MBIA or Bust

The definition of a market is a buyer for every seller, so it's not unusual that people view stocks differently. But when two acclaimed investors dig in their well-worn heels on opposite ends of the same position--in a very public way--it makes for a story. Marty Whitman, the no-nonsense, legendary value investor, owns the shares of insurer MBIA, while Bill Ackman, a successful and swashbuckling hedge fund manager is betting against them with a short position.

MBIA is the controversial stock du jour. As one of the largest bond guarantors, MBIA has the unenviable task of insuring many of the exotic derivatives that are collapsing under the mortgage mess. Much of the controversy surrounds the write-offs that MBIA has taken (and will continue to take) for expected losses. On the one hand, there's no doubt that the collapse in CDO's will lead to real claims payments by MBIA--claims that could conceivably lead to bankruptcy. On the other hand, the insurer argues that derivative marks-to-market may overstate the eventual damage.

So far, Ackman is the winner in this high stakes financial superbowl. MBIA has lost nearly 80% of its value over the past year, and Ackman's bet has paid off handsomely for investors in his hedge fund, Pershing Square. Whitman has been buying MBIA all the way down in his Third Avenue Value Fund, losing on the position thus far. Both my clients and myself own positions in Whitman's fund, so I'm not exactly a disinterested observer.

Recently, the fight has gotten merciless, with Whitman saying on CNBC that Ackman "is a slick salesman who doesn't know much about insurance." These are strong words, especially for someone on the losing end of a massive trade. But Whitman is a long-term value investor who doesn't give much credence to the short term--and he's earned the right to tough talk through an exceptional and lengthy performance record. He points out that MBIA will only owe money on claims eventually paid, not marks-to-market, which gives it the luxury of raising capital to bolster its reserves. Indeed, Warburg Pincus has committed substantial funds to MBIA, a decision they may now regret. MBIA also just sold $1 billion in surplus notes which carry a 14% coupon. So the company is still able to raise money, if only at "junk" interest rates.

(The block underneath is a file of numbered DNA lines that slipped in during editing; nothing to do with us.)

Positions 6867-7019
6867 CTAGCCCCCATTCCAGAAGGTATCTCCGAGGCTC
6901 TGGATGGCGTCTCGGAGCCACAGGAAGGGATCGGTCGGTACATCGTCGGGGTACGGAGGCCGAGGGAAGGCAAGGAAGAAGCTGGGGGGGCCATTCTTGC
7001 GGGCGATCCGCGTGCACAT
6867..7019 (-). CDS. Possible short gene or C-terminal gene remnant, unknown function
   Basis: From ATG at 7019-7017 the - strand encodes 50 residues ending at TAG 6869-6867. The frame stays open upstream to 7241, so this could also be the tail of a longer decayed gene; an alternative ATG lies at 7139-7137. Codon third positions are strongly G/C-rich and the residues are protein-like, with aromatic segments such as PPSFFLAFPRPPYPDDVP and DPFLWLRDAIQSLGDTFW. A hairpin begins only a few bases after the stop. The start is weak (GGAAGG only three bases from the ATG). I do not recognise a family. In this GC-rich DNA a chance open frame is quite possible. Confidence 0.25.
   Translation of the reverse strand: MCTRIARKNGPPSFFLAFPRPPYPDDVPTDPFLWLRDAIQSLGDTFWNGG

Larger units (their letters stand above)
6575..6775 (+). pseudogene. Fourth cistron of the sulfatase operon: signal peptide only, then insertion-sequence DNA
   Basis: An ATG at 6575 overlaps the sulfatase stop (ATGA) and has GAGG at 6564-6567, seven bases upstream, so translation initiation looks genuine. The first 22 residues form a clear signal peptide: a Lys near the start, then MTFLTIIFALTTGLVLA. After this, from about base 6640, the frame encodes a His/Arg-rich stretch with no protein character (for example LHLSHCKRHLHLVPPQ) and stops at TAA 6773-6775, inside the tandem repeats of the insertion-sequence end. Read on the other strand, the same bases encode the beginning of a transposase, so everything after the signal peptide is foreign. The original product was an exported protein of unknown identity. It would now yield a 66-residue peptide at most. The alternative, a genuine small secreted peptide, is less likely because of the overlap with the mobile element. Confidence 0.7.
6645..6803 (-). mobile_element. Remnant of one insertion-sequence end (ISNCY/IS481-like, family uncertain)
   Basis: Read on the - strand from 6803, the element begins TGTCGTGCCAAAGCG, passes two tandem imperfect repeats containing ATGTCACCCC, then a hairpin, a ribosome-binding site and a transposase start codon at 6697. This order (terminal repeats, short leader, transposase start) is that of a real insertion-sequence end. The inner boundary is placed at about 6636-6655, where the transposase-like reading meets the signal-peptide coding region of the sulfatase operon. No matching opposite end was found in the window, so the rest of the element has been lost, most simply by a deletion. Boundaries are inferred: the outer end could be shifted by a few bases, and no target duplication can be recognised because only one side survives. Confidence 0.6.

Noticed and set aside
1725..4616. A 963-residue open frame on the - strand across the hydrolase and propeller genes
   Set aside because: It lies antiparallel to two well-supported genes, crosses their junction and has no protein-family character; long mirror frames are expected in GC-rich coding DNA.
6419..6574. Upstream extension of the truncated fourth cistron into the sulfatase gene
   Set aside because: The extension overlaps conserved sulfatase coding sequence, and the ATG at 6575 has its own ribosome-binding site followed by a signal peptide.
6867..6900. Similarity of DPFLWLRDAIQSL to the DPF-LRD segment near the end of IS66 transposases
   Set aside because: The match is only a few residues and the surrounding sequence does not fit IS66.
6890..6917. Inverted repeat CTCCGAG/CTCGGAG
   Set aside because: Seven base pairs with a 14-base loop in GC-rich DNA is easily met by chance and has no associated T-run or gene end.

Ackman said recently on Bloomberg that he's increasing his short position and contemplates the possibility of an MBIA bankruptcy by year-end. He has also pledged his personal winnings to charity, which presumably gives him the claim to any karma. Ackman maintains that CDO quotes are rational (an interesting position, by the way, for someone who makes his substantial living by spotting irrational market prices) and foreshadow MBIA's future misery. If Ackman had covered his short position now, it would potentially allow both to claim victory: Ackman would have made money on the decline, while Whitman could still win with any eventual resurgence in the shares. By increasing his bet now, however, Ackman has made this a fight to the last dollar.

One market player long, the other short. One predicting long-term gains, the other a short-term bust. For market mano-a-mano's, it doesn't get better than this.